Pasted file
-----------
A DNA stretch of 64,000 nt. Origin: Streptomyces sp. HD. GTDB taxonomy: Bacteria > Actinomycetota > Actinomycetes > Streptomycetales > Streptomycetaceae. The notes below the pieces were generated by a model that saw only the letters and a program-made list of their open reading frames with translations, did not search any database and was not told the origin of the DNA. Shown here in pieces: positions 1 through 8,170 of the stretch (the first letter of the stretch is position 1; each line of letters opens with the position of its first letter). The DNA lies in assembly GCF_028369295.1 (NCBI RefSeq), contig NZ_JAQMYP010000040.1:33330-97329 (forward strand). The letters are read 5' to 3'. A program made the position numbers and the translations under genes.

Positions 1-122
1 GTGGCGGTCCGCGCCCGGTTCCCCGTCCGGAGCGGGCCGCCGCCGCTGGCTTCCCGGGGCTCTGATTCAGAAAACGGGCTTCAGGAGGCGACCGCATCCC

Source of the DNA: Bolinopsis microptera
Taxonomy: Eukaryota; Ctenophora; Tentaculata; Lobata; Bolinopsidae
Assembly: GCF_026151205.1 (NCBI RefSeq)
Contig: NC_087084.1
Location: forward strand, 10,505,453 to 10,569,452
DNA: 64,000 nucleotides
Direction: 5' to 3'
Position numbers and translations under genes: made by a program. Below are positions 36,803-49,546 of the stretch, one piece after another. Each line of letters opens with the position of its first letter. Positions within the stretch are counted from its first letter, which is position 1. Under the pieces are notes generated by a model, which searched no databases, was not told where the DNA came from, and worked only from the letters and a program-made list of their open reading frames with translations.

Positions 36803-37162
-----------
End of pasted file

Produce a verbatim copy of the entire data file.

A DNA stretch of 64,000 nt. Origin: Streptomyces sp. HD. GTDB taxonomy: Bacteria > Actinomycetota > Actinomycetes > Streptomycetales > Streptomycetaceae. The notes below the pieces were generated by a model that saw only the letters and a program-made list of their open reading frames with translations, did not search any database and was not told the origin of the DNA. Shown here in pieces: positions 1 through 8,170 of the stretch (the first letter of the stretch is position 1; each line of letters opens with the position of its first letter). The DNA lies in assembly GCF_028369295.1 (NCBI RefSeq), contig NZ_JAQMYP010000040.1:33330-97329 (forward strand). The letters are read 5' to 3'. A program made the position numbers and the translations under genes.

Positions 1-122
1 GTGGCGGTCCGCGCCCGGTTCCCCGTCCGGAGCGGGCCGCCGCCGCTGGCTTCCCGGGGCTCTGATTCAGAAAACGGGCTTCAGGAGGCGACCGCATCCC

Source of the DNA: Bolinopsis microptera
Taxonomy: Eukaryota; Ctenophora; Tentaculata; Lobata; Bolinopsidae
Assembly: GCF_026151205.1 (NCBI RefSeq)
Contig: NC_087084.1
Location: forward strand, 10,505,453 to 10,569,452
DNA: 64,000 nucleotides
Direction: 5' to 3'
Position numbers and translations under genes: made by a program. Below are positions 36,803-49,546 of the stretch, one piece after another. Each line of letters opens with the position of its first letter. Positions within the stretch are counted from its first letter, which is position 1. Under the pieces are notes generated by a model, which searched no databases, was not told where the DNA came from, and worked only from the letters and a program-made list of their open reading frames with translations.

Positions 36803-37162